The monochrome style also helps bring a sense of slice-of-life authenticity to the movie, especially when combined with the 1:37:1 aspect ratio. Oh, I guess a second pro is that it’s pretty short at an hour and twenty-five minutes, though it certainly doesn’t feel that short. Unsurprisingly, the con side is a bit heavy for this one. The biggest issue is the stacattoed timeline presentation. It’s totally reasonable to have a love story span years, but the repeated use of abrupt full cuts was just obnoxious after the second or third time. It prevented any sort of flow in the story and frustratingly killed the momentum every 15 minutes or so. Along those same lines, con number two is the incredibly repetitive story structure.
Although each time jump placed us in a new location and a new time, the basic story was the same each time. Open with a loud concert performance, have a quiet sulking character moment, follow-up with a romantic scene and drama, and then cut without any attempt at resolution. Over and over again. Con number three is the byproduct of the previous two and that’s the lack of character development. By continuously jumping forward in time after very small moments with the main characters, we aren’t able to come close to connecting with or having empathy for them.
I never felt like I pulled anything substantial out of their personalities other than jealousy, conceitedness, and a hint of dependency, resulting in a pair of characters I couldn’t wait to stop watching. Before I give you my rating and recommendations, I want to remind you that if you’re interested in buying Cold War or any of the films I mention today, I do have affiliate links for all of them in the description below. I get a small commission from anything you buy using one of my links, so I’d really appreciate if you’d use them if you’re in the market for any of these movies. I’m gonna give Cold War 1.5 out of 5 paws. It’s a good-looking film, but it rings entirely hollow. A beautiful, thin shell is not enough to make up for the complete lack of substance at the center of this disjointed sequence of repetitive vignettes.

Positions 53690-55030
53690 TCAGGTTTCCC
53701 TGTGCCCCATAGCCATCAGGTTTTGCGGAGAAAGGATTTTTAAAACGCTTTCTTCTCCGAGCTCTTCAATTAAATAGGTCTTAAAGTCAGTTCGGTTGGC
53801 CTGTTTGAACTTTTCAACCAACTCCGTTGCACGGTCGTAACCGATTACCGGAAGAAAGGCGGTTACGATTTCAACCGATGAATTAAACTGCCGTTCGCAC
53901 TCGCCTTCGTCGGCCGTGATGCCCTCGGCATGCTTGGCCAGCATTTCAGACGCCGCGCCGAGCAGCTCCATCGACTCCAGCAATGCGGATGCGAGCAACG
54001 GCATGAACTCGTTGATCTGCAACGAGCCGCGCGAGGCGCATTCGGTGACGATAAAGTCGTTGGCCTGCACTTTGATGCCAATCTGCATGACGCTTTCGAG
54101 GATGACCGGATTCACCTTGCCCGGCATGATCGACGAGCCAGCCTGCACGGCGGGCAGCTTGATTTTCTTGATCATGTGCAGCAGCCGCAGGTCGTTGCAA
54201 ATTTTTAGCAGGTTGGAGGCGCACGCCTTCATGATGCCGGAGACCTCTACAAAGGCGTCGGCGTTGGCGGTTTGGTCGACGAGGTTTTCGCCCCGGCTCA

I honestly have a really hard time recommending this film to anyone. I suppose if you’re interested in the cinematography side of film, this might be worth a watch just for a look at some decent modern black and white photography, but there have been some other films like Roma that same year that did just about everything better. I gotta say though, that I can’t recommend this to anyone based on the plot alone. If you liked Cold War, I’d recommend you check out The Before Trilogy for a much better set-across-years-and-places love story. These films are all about character development and you still get the time-factor thrown in too.
If you enjoyed the cinematography, I’d definitely recommend Roma for some more fantastic shots and black and white photography. And if you were intrigued by the unusual aspect ratio, you might want to check out The Lighthouse for not only an atypical ratio, but also some more black and white cinematography. Alright, a couple questions for you guys. Number one: Have you seen Cold War? If so, what’d you think of it? And number two: What’s your favorite modern movie that’s filmed in black and white? Be sure to leave your answers in the comments below so we can get a discussion going.